EGU22-2896, updated on 27 Mar 2022
EGU General Assembly 2022
© Author(s) 2022. This work is distributed under
the Creative Commons Attribution 4.0 License.

Impacts of anthropogenic pressures on mountain lake underwater light conditions and diatom functional groups

Sanna Atti1, Marttiina Rantala1, Andrea Lami2, Carsten Meyer-Jacob3, Jan Weckström4, John Smol3, and Liisa Nevalainen1
Sanna Atti et al.
  • 1Faculty of Biological and Environmental Sciences, Ecosystems and Environment Research Programme, University of Helsinki, Niemenkatu 73, 15140 Lahti, Finland (
  • 2Water Research Institute (CRN IRSA), Unit Verbania, Viale Tonolli 50, 28922 Verbania (VB), Italy
  • 3Paleoecological Environmental Assessment & Research Lab (PEARL), Queen’s University, Department of Biology 116 Barrie St., Kingston, Ontario K7L 3N6, Canada
  • 4Faculty of Biological and Environmental Sciences, Ecosystems and Environment Research Programme, Environmental Change Research Unit (ECRU) and Helsinki Institute of Sustainability Science (HELSUS), University of Helsinki, Viikinkaari 1, P.O. Box 65, 00014

Solar radiation fuels primary production and carbon uptake in aquatic environments, but shorter ultraviolet radiation (UVR) wavelengths may cause adverse effects and trigger photoprotective mechanisms in organisms inhabiting lakes. In sensitive mountain lakes, ice cover and dissolved organic matter (DOM) mainly control underwater light conditions. Climate warming and other anthropogenic pressures impact the length of the ice cover period and the concentration and composition of DOM. A prolonged growing season with increased light availability may change habitat availability and drive changes in the functional group distribution of phototrophic communities. However, the roles of changing habitats and possible adverse effects of UVR as drivers of micro-algae functional group distributions have not been separated, and lake studies have thus far mainly focused on species specific sensitivities.

This study focuses on changes in underwater light conditions and UVR exposure during the past ~200 years and the impacts on functional group distributions of diatom (Bacillariophyceae) communities in two mountain lakes with different altitude and catchment size. Dated short sediment cores from each lake were analysed for elemental composition and stable isotopes of carbon and nitrogen, as well as sediment-inferred lake water total organic carbon (TOC) and chlorophyll-a. Diatoms were analysed to the species level and further divided into eco-morphological groups to investigate parallel changes in diatom functional group distributions. Geochemical proxies were used to describe trends in lake water transparency and duration of ice cover period. In addition, changes in diatom functional group distributions were analysed from the main habitat in the shallow littoral zone to detect diatom functional groups tolerances to high UVR.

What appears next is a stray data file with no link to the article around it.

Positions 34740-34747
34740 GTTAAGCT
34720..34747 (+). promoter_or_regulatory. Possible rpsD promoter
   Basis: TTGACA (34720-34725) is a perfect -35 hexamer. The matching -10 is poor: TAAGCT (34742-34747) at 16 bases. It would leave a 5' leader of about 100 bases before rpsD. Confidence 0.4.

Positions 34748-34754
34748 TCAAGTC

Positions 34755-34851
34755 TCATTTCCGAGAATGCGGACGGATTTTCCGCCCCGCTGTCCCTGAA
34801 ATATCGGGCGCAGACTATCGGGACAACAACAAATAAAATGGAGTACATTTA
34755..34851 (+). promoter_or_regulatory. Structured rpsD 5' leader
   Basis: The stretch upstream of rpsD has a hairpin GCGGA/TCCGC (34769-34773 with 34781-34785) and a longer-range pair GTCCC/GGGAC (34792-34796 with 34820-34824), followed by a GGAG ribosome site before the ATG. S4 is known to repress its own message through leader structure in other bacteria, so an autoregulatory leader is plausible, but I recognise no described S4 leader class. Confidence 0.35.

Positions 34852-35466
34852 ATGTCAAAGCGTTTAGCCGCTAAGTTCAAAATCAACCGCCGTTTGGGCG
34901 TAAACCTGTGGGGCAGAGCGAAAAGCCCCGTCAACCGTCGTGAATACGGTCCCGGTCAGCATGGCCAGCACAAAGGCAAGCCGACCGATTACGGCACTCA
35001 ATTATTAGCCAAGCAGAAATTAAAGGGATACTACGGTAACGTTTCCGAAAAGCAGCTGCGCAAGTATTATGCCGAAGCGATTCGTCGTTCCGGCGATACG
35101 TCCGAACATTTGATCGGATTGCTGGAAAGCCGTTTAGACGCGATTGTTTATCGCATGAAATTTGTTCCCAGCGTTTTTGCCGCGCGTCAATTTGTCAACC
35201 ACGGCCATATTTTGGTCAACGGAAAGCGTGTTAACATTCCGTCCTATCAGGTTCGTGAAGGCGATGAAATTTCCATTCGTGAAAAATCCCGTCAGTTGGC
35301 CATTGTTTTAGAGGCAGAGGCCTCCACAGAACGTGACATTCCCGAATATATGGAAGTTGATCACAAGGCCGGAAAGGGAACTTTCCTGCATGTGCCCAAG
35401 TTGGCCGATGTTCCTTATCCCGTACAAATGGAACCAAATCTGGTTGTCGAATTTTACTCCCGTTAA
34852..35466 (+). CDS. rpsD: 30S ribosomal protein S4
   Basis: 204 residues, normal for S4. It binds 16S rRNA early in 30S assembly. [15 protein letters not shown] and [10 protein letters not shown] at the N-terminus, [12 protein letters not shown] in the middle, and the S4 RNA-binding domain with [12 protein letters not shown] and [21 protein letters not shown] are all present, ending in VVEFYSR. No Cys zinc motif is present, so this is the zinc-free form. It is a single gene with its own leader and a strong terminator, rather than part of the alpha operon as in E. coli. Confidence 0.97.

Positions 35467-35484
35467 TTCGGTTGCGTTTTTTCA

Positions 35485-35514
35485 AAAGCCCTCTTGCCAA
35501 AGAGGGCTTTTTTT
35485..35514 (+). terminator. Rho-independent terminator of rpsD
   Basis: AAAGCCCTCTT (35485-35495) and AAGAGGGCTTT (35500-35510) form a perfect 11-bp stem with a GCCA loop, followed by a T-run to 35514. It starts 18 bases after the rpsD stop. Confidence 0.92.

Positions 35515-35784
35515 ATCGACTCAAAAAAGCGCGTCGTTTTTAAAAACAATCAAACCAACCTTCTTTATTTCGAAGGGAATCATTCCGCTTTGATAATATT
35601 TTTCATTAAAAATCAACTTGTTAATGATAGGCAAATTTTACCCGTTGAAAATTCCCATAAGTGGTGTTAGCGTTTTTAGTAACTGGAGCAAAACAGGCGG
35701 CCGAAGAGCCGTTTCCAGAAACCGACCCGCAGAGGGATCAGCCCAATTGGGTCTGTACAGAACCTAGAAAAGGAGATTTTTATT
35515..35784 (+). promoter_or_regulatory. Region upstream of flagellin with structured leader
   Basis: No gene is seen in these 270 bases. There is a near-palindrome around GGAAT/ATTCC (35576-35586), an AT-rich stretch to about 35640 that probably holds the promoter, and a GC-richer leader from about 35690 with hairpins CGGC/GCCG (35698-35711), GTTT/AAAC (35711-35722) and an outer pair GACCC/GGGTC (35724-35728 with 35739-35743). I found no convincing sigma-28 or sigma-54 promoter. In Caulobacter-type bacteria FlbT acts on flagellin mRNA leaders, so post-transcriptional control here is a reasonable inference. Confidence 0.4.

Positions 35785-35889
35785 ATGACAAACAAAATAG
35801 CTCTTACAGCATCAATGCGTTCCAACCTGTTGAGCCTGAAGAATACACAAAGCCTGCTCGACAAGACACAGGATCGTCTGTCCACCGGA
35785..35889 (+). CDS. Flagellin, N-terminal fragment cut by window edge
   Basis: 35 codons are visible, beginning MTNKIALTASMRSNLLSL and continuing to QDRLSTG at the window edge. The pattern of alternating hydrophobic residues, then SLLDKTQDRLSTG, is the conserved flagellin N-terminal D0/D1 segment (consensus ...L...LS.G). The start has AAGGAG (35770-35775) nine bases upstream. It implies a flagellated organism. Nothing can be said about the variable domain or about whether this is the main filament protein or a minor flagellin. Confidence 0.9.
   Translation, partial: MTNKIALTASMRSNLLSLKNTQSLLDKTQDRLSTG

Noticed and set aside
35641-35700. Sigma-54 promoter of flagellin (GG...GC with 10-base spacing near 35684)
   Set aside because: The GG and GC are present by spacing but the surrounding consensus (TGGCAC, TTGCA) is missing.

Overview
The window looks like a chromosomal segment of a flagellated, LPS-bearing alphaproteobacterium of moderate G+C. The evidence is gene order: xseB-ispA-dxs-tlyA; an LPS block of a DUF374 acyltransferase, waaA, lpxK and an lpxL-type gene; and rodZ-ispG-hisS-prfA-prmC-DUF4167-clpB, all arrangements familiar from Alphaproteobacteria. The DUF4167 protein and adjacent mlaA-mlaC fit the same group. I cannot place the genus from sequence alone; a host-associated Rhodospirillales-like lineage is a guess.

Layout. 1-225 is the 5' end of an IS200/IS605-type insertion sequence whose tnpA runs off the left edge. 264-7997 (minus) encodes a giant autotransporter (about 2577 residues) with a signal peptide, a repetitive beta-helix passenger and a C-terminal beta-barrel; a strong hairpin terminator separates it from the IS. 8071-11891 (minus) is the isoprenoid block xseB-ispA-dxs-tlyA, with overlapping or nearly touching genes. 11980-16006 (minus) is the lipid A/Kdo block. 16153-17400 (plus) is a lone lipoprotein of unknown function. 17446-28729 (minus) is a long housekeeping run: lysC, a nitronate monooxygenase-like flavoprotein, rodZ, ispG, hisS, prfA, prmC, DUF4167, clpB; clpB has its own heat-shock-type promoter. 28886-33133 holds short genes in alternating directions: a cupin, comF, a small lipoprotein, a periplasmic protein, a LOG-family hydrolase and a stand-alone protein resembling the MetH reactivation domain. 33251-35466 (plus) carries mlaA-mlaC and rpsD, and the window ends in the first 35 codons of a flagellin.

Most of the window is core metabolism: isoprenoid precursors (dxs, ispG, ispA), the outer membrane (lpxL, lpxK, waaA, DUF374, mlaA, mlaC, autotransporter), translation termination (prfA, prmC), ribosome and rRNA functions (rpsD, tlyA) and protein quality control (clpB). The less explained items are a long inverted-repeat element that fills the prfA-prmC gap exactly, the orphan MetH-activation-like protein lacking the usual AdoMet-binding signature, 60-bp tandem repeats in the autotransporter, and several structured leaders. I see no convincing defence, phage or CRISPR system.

Anthropogenic pressure was identified as a likely driver of sediment-inferred lakewater TOC concentration changes within the past ~200 years, suggesting changes in light conditions and UVR. Diatom functional group distributions in the lake located at higher altitude with a smaller catchment showed an increase of planktic life-forms within the past ~100 year, which may be related to shortening of the ice cover period. Earlier studies have shown trade-offs between motility and photoprotective capacity, but in this study clear differences between occurrences of motile or non-motile functional groups in the shallow littoral zone were not found. Based on these results, further research with broader habitat sampling is needed to separate the roles of habitat availability and UVR, and their roles affecting the distribution of diatom functional groups.

How to cite: Atti, S., Rantala, M., Lami, A., Meyer-Jacob, C., Weckström, J., Smol, J., and Nevalainen, L.: Impacts of anthropogenic pressures on mountain lake underwater light conditions and diatom functional groups, EGU General Assembly 2022, Vienna, Austria, 23–27 May 2022, EGU22-2896,, 2022.